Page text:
And it’s a funny thing because there’s a scene where we come out of the hospital in the aftermath and Norman is carrying Emily and I am sort of leading the way. And I had made a conscious decision that Rick is driven on this, he’s just done on this. He’s gonna push people forward and not get emotionally engaged. I tried to do it. And then having Lauren Cohan and Steven’s reaction to seeing the body carried by Norman was unbearable. I kept having to turn away from the camera because my eyes were just weeping. Tears were rolling down my face. Watching LC and Steven’s performances in that scene, my mind exploded reconstituting that stuff, and then exploded again. They were so good. It was just a bad day at the office, dude. I hate saying goodbye to people at the best of times. But when Emily Kinney, who is such a fine actress and one of the sweetest human beings you are ever going to meet — it was a terribly sad episode. And we’re still reeling. She was family. It sucks.
I know it’s tough for you guys off-screen, but what does the loss of Beth do to Rick and to the group moving forward on-screen?
I think Rick is one of these people that can partition and put it aside and actually use it for fuel to push him and the rest of the group forward. I think he has to because everybody is yet again lost. We have a reunion and we’re back together, but we’re lost. And yet again we’re in a desperate place and we’re in the middle of Atlanta that is overrun. We’re compromised, yet it’s one of these places where he has to step forward as a leader. There isn’t time to dwell on this. He has to keep pushing his troops forward. But whether or not that happens with the other characters is another thing.
Let’s talk about that first scene. You’re chasing this cop who’s fleeing, you hit him with your car, break his neck, then shoot him, then tell him to shut up, which seems a bit out of order. Usually you tell somebody to shut up and then you shoot him!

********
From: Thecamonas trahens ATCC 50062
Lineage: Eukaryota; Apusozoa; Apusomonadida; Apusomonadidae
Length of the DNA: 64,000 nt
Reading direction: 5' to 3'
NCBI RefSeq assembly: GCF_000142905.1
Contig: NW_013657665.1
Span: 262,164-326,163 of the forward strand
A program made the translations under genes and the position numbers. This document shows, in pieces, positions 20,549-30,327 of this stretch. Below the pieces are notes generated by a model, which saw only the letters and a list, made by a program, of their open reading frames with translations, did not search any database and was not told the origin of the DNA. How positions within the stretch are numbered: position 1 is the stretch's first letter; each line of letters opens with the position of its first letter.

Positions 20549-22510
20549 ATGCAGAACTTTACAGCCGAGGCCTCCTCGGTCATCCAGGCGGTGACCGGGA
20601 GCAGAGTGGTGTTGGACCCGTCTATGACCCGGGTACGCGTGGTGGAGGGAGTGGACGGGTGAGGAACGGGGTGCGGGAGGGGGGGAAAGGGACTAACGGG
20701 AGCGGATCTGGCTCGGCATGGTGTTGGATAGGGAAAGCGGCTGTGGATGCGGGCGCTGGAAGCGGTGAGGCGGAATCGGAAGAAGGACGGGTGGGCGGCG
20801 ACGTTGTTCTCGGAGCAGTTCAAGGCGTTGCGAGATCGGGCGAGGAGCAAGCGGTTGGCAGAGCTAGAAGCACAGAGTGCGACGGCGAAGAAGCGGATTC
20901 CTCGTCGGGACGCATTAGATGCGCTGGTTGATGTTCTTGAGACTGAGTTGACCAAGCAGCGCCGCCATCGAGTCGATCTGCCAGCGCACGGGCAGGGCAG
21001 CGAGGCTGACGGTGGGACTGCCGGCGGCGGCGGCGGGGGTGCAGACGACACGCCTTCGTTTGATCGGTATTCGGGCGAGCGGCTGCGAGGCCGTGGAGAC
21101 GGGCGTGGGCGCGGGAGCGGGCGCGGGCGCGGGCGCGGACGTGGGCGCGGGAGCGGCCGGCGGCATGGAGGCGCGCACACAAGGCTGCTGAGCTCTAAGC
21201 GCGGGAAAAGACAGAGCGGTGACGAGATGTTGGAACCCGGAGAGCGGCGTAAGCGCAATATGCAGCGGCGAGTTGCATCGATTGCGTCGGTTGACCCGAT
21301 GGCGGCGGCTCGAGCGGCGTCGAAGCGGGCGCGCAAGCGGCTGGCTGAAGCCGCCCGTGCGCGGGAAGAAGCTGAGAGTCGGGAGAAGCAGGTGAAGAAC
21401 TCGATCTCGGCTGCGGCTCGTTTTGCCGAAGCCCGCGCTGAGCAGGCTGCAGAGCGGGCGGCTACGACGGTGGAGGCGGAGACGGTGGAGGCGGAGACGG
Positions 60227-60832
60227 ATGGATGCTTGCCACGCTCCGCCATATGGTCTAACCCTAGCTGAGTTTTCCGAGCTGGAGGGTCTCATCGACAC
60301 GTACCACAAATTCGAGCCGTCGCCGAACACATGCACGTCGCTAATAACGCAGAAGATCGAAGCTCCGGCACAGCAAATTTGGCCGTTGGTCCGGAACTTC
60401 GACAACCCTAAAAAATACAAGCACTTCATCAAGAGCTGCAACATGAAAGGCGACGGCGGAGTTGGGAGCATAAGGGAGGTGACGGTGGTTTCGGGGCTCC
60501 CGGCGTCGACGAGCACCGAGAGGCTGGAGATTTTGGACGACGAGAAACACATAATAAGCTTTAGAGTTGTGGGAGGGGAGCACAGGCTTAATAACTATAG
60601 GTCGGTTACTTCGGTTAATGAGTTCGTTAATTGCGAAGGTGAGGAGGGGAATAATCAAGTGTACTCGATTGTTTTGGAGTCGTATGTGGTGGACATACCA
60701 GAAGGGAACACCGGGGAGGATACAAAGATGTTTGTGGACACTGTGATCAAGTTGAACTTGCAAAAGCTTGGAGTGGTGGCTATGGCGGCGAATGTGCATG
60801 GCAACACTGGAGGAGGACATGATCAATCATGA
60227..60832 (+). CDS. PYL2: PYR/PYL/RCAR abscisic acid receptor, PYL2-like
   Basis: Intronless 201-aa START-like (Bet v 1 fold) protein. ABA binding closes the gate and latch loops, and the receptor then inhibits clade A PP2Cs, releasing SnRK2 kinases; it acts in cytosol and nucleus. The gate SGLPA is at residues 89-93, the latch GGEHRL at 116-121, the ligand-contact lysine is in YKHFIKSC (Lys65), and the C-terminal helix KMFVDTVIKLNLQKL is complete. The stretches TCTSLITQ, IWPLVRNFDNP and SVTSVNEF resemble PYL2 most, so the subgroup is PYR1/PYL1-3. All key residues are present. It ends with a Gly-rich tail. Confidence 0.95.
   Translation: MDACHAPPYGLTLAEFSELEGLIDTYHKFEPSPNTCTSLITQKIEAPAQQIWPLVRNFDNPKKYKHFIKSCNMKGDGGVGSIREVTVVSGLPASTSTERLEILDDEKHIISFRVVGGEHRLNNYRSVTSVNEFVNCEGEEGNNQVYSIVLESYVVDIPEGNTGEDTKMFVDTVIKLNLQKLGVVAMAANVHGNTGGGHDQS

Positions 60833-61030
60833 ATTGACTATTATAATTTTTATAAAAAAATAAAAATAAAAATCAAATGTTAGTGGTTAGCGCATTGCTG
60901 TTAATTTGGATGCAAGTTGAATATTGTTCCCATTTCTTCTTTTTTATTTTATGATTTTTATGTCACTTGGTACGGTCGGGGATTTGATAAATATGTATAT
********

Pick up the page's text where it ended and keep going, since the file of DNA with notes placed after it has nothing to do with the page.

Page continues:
[Laughs] Your reaction is exactly the same reaction I had when I read the script! I went, “Let me just get this right, Scott. I say ‘shut up’ after I’ve shot the dude?” And he went, “Yep.” And I went “Okay. I’m going to find a way to do this.” I guffawed. Sometimes you have moments playing this role where you just go, “Oh, thank you!” Because you know what? The last episode I was furious. I kept saying, “Why don’t I shoot the bald dude?!? Why can’t I shoot him, Scott? Let me shoot him!” I said, “Scott, I want to shoot this guy.” And he goes, “You’re being tethered by Daryl. Daryl’s your emotional anchor. You’re still anchored by people — your friendships and your family.” And I’m like, “Uggggghhhhhh. I still want to kill him, Scott! I mean, the plan was to slit their throats. Help me out here.” And he goes. “No!” So I was quite relieved when I read episode eight, because of course as usual with Scott Gimple he’s always like, “Wait. We are going to get there. Don’t worry about that.” So I read the teaser and I just went, “Oh my lord! It’s beyond badass. It’s ridiculous.”
But the “shut up” thing was really interesting because the way I justified it was when I echo Gareth by saying “Can’t go back, Bob” — I think that part of it was him going “shut up” to Gareth. Because otherwise, really? I’m saying “shut up” after I shot the guy? Which really made me laugh. And to their credit, [writer] Angela [Kang] and Scott were laughing when they told me. They were like, “Yeah, we thought it would be really cool.” And I was like, “That’s not good enough! You’ve got to give me some help here!” So that’s the way I justified it, is that it was to Gareth. It was extraordinary shooting that scene.